Video footage purporting to show the torture of Russian prisoners of war is being investigated by the Ukrainian government.
The footage, which has not been verified, appears to show Ukrainian soldiers pulling three hooded Russians out of a van before shooting them in the legs.
Ukraine’s military commander, General Valerii Zaluzhnyi, accused Russia of staging the videos.
“The enemy is producing and sharing videos of the inhumane treatment of alleged ‘Russian prisoners’ by ‘Ukrainian soldiers‘ in order to discredit the Ukrainian Defense Forces,” Zaluzhnyi said.
However, the Kyiv government said it took the allegations of mistreatment “very seriously” and that there would be an immediate investigation.
Oleksiy Arestovych, adviser to Ukrainian President Volodymyr Zelenskiy, said: “We are a European army and we don’t make fun of our prisoners. If this turns out to be real, this is absolutely unacceptable behavior.
Arestovitch added: “I would like to remind all of our military, civilian and defense forces once again that prisoner abuse is a war crime that has no amnesty under military law and has no no limitation period.”
Oleksander Motuzyanyk, a Ukrainian military spokesman, said they did not know who was involved or where the incidents took place.
“Currently, no one can confirm or deny the veracity of this video,” he said. “We don’t know where it’s happening or who the participants are.”
Kremlin spokesman Dmitry Peskov said the “monstrous images” must be legally assessed and those who participated in them must be held accountable.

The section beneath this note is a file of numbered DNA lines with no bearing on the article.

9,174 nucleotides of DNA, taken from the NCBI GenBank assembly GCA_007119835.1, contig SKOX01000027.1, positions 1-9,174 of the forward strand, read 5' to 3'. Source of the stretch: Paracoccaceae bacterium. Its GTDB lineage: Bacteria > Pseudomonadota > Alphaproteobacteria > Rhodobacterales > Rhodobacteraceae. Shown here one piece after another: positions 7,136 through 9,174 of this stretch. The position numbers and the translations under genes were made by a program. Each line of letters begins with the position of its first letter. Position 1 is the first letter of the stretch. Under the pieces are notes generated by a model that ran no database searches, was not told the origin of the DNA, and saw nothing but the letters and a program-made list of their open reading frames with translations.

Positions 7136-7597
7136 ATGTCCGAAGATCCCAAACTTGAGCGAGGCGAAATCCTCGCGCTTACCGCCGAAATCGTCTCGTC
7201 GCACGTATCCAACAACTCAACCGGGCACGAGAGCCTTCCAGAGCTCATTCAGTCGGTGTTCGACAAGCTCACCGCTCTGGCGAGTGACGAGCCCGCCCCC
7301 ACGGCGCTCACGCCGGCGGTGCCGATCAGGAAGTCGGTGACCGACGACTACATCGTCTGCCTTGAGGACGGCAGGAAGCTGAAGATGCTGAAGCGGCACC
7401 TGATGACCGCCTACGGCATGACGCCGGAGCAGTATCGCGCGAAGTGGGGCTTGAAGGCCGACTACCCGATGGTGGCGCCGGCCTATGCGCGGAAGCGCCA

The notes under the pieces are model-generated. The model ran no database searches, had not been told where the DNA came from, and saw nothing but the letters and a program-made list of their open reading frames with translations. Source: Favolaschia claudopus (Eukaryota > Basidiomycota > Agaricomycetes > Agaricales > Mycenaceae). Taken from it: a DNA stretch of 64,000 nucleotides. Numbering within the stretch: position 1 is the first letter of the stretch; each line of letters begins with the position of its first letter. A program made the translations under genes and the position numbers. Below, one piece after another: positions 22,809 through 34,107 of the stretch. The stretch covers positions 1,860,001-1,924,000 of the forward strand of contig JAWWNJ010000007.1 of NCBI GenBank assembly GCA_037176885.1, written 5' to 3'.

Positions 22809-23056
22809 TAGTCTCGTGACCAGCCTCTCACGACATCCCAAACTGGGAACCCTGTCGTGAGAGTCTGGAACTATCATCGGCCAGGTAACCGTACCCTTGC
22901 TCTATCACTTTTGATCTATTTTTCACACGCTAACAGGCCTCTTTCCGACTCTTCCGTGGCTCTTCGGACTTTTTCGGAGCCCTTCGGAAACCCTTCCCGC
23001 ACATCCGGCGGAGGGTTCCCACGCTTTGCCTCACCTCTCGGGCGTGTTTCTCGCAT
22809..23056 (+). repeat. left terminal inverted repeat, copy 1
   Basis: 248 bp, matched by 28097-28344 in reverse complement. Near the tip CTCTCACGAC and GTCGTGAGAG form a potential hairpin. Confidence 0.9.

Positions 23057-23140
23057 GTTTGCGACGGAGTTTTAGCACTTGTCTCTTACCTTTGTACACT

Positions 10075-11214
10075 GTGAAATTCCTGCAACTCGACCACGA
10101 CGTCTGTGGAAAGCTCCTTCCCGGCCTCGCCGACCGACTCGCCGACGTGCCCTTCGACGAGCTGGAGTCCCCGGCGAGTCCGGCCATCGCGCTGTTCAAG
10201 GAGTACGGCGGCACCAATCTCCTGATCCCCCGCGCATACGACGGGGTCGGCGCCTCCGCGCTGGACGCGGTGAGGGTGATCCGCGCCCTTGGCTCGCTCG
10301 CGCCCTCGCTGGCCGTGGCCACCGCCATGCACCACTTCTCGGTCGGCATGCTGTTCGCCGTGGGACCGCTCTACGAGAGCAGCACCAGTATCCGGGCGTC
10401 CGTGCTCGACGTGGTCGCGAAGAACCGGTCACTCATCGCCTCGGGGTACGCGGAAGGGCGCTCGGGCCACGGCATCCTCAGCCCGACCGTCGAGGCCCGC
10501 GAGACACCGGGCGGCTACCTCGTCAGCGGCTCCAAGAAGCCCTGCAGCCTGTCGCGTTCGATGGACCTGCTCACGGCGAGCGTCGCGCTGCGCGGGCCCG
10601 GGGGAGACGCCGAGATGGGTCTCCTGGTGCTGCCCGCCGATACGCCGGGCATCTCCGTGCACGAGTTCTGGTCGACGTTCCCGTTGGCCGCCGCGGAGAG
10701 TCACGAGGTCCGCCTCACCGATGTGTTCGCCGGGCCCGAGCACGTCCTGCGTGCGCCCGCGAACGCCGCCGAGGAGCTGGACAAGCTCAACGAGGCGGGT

The footage emerged as Ukrainian forces scored significant battlefield victories on Monday, with the local mayor of Irpin saying the town, located on the northwestern outskirts of Kyiv, had been recaptured.
Oleksandr Markushyn said: “We have good news today – Irpin has been released. We understand that there will be further attacks on our city and we will bravely defend it.
In Kharkiv, the mayor, Ihor Terekhov, said the war was turning against the Russians despite his city being shelled for weeks.
He said: “People have started to return to Kharkiv. First and foremost, they are men who have taken their families to safety and are now returning to defend their hometowns by joining the Territorial Defense Forces. Moreover, sometimes even entire families return. Now we have the opportunity to evacuate people, but there are almost no takers.
He said at last count the Russians had destroyed or damaged 1,177 residential buildings, 53 kindergartens, more than 50 schools and 10 hospitals.
He said: “Anyway, the whole city functions as an integral whole. Volunteers and police deliver humanitarian aid to the site of incessant bombardment. We are all united for a common cause. Kharkiv lives and works.